by Joe Kleiman
On December 14, 2017 Disney announced that it would purchase film and television assets from 21st Century Fox, primarily under the Fox, Sky, FX, and National Geographic labels, for $52.4 billion in stock. This followed a bidding war with Comcast, which culminated when the latter company dropped its $60 billion offer on December 11.
However, Comcast was far from done. On April 25, it announced a $31 billion acquisition offer for Sky, the British satellite service 39% owned by Fox. Today, Comcast officially notified the European Commission of its bid for Sky, expediting the government review process. Many analysts believe Comcast’s bid for Sky is an effort to reduce Fox’s assets, overpricing Disney’s bid.
Yesterday, Greg Roumeliotis and Liana B. Baker reported in Reuters that Comcast is seeking a $60 billion financing facility to make an unsolicited all-cash counter-bid to Walt Disney for assets of 21st Century Fox. According to the article:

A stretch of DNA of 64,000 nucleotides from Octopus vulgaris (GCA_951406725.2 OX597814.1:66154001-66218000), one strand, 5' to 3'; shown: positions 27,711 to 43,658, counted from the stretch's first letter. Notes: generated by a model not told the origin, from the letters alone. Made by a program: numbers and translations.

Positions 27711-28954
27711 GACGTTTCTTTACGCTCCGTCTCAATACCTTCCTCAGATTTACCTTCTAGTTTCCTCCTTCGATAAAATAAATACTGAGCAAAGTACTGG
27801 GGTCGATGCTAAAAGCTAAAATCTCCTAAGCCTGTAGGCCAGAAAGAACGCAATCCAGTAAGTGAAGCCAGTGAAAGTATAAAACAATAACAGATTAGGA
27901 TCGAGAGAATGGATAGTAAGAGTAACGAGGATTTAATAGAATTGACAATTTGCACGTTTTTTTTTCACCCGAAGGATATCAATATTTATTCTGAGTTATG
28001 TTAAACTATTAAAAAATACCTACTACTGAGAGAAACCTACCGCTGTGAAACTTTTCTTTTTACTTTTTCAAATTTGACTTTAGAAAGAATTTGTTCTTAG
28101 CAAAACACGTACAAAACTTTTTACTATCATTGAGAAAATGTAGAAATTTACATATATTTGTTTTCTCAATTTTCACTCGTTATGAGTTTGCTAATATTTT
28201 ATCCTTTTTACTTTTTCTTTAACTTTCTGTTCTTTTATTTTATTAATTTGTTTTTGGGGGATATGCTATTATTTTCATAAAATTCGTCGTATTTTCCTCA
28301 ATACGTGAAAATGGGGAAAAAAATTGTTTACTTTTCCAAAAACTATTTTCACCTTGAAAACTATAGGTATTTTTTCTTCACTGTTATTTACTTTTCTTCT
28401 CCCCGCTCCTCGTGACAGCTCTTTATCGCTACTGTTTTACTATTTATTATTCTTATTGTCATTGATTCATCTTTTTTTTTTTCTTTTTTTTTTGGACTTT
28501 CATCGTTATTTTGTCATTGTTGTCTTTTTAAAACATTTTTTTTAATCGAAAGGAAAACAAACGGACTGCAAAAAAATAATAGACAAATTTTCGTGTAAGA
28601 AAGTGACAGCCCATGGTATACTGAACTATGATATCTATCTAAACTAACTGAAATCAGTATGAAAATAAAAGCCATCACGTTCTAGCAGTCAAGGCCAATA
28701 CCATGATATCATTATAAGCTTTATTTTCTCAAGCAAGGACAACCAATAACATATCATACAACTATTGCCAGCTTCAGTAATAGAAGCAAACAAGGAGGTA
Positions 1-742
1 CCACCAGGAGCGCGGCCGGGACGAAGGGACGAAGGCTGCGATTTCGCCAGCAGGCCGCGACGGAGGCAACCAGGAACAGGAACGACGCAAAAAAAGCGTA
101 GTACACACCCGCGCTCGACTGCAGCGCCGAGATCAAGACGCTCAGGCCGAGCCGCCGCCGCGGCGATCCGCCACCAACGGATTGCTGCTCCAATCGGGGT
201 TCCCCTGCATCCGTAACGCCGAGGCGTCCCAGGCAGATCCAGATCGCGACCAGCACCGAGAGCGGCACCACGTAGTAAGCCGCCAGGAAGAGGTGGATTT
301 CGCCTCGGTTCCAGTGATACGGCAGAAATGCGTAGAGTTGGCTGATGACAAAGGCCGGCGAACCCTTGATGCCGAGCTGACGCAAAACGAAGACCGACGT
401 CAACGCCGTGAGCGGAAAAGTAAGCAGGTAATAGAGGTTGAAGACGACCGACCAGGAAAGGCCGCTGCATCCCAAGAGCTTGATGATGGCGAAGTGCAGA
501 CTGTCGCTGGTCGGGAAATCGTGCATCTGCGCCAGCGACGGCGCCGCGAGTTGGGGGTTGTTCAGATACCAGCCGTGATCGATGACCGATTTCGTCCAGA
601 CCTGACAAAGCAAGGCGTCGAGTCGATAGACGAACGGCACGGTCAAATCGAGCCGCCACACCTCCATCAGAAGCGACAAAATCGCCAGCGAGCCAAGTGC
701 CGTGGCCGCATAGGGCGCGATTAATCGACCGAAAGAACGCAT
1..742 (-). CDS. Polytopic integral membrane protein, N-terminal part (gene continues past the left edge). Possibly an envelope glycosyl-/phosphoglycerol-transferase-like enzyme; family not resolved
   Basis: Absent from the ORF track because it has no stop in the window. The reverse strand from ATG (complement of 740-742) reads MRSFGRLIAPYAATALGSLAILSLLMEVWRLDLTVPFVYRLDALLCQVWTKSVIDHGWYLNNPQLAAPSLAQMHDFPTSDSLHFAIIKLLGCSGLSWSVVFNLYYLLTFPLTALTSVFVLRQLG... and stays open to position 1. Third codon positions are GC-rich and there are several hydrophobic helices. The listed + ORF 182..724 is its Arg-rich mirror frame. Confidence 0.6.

Comcast Chief Executive Brian Roberts only plans to proceed with the bid if a federal judge allows AT&T Inc’s planned $85 billion acquisition of Time Warner Inc to proceed, the sources said. The U.S. Department of Justice has opposed the AT&T-Time Warner deal over antitrust concerns, and a decision from U.S. District Court Judge Richard Leon is expected in June.
For both Disney and Universal, the benefit of acquiring Fox’s assets would be ownership of recognizable brands, film and television content for distribution across multiple platforms, and new avenues of distribution, such as Sky. The acquisition by either company provides new opportunities to utilize attractions and characters within a theme park environment as storytelling platforms for a franchise. For Comcast, which is much more reliant on licensed IP for theme parks than Disney, this eliminates the added hassle of licensing agreements or fees.
It is likely no coincidence then that Comcast’s moves on Sky and Fox coincide with the recent settlement of litigation by Comcast over property purchased south of the existing Universal Orlando Resort, which will now expand the resort by more than 700 acres, and a Wall St. Journal report that the budget on Universal Studios Beijing has now increased from $3.3 billion to over $6.5 billion.
READ INPARK’S STORY ON UNIVERSAL STUDIOS BEIJING: